Europe's antitrust crackdown in pharma marches on. Now, watchdogs are spanking Johnson & Johnson ($JNJ) and Novartis ($NVS) for keeping a generic version of a powerful painkiller off the market. The two drugmakers face a total fine of €16.3 million, or about $22 million.
It's the latest enforcement action by European Commission competition regulators, who have been probing pharma patent settlements for several years. Earlier this year, the EC fined Lundbeck and a handful of generics makers, and a host of other drugmakers are under investigation.
In these suspect "pay-for-delay" deals, branded drugmakers give their generics challengers cash, and the companies agree on a date for the copycat launch. Regulators say the arrangements unfairly delay competition, costing government payers and patients money. In the U.S., the Federal Trade Commission (FTC) has also been fighting these sorts of patent settlements, and the Supreme Court recently refused to protect drugmakers from FTC action on pay-for-delay agreements.
In this case, the Novartis generics unit Sandoz had challenged J&J's patent on fentanyl, a powerful pain reliever used by cancer patients. The drug is available in several forms, including the Duragesic patch sold by J&J. After settling the dispute with a copromotion agreement, J&J made monthly payments to Janssen-Cilag, a Dutch unit of J&J. The EU regulators say the payments were related to a deal to keep lower-cost fentanyl versions off the market for 17 months. J&J and Janssen-Cilag were fined €10.8 million, while Novartis and Sandoz were fined €5.5 million, Reuters reports.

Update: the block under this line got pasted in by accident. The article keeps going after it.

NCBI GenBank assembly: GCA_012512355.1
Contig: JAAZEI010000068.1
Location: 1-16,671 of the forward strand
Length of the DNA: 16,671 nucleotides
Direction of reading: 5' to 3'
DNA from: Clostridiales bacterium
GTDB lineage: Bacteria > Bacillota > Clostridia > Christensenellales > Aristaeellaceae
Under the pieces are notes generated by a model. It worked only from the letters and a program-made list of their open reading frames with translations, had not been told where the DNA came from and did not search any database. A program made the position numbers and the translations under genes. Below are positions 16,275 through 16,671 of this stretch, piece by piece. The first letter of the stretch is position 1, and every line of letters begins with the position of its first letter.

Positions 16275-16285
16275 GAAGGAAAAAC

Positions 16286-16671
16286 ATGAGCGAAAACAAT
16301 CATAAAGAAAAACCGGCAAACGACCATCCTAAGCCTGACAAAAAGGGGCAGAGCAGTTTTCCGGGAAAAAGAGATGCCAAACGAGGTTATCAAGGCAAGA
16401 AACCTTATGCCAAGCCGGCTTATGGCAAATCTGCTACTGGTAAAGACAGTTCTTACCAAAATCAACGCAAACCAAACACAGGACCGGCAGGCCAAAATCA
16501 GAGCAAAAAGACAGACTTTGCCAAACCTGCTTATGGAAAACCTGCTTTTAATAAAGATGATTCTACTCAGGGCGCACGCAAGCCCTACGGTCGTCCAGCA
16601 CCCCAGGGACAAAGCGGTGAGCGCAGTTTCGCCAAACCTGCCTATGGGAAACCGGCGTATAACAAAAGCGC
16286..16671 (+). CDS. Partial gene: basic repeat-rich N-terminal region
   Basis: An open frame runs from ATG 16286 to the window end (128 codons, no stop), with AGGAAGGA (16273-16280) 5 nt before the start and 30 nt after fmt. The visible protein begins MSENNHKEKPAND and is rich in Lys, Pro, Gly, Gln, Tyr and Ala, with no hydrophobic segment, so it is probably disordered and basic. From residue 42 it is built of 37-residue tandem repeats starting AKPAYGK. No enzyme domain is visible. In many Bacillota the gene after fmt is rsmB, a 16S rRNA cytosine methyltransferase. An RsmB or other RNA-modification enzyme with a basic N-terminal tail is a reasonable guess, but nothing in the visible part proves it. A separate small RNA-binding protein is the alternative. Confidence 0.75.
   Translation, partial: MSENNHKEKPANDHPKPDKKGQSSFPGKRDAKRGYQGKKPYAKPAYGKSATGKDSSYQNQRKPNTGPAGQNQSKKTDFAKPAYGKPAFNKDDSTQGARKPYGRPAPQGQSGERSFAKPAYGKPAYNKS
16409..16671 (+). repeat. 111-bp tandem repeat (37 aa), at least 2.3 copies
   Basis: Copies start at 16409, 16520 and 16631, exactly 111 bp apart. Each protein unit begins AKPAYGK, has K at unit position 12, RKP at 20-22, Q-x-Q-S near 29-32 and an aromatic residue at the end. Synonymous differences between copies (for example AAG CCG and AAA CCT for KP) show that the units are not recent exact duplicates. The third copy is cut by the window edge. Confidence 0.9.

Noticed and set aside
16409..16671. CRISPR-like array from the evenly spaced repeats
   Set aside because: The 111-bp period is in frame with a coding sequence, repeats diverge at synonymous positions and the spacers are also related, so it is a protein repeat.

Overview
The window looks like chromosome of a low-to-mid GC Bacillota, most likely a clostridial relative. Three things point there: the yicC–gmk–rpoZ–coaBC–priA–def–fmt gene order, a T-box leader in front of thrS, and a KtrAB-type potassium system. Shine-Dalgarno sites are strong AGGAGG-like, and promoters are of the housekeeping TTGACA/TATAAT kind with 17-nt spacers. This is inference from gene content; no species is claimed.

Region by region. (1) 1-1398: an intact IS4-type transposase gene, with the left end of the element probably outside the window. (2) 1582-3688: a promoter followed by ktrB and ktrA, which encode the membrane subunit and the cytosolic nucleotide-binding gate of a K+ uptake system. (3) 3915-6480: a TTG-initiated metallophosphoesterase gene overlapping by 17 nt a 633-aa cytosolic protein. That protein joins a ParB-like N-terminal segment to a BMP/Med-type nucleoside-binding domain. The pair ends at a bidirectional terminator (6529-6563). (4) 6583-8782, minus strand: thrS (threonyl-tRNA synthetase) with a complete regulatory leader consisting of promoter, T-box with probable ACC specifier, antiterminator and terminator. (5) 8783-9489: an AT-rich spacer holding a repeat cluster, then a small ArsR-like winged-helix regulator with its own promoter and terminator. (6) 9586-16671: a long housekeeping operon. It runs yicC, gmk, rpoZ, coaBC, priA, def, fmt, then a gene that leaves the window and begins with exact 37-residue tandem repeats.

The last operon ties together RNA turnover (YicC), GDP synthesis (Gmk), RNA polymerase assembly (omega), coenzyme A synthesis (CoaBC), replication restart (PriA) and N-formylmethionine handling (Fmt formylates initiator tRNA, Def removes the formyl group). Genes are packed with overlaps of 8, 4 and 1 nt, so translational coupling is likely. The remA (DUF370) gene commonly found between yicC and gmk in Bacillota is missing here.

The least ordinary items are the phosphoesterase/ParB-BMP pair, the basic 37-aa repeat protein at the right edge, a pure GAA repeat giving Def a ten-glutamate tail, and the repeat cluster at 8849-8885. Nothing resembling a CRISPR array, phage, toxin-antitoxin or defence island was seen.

As Reuters notes, Novartis and Sandoz said they disagree with the commission's allegations that the patent deal "was intended to deprive patients ... of cheaper medicines." The companies said they look forward to "putting this historical matter behind us."
In announcing the fines, regulators prodded other drugmakers to steer clear of pay-for-delay deals. "Today's decision should make pharmaceutical companies think twice before engaging in such anti-competitive practices, which harm both patients and taxpayers," EU Competition Commissioner Joaquin Almunia said (as quoted by Reuters).
Apparently, the crackdown has had some effect. According to data released yesterday, drugmakers have backed off of patent deals watchdogs would classify as "pay-for-delay." The report found that most patent settlements now do not include payments to the generic challenger.
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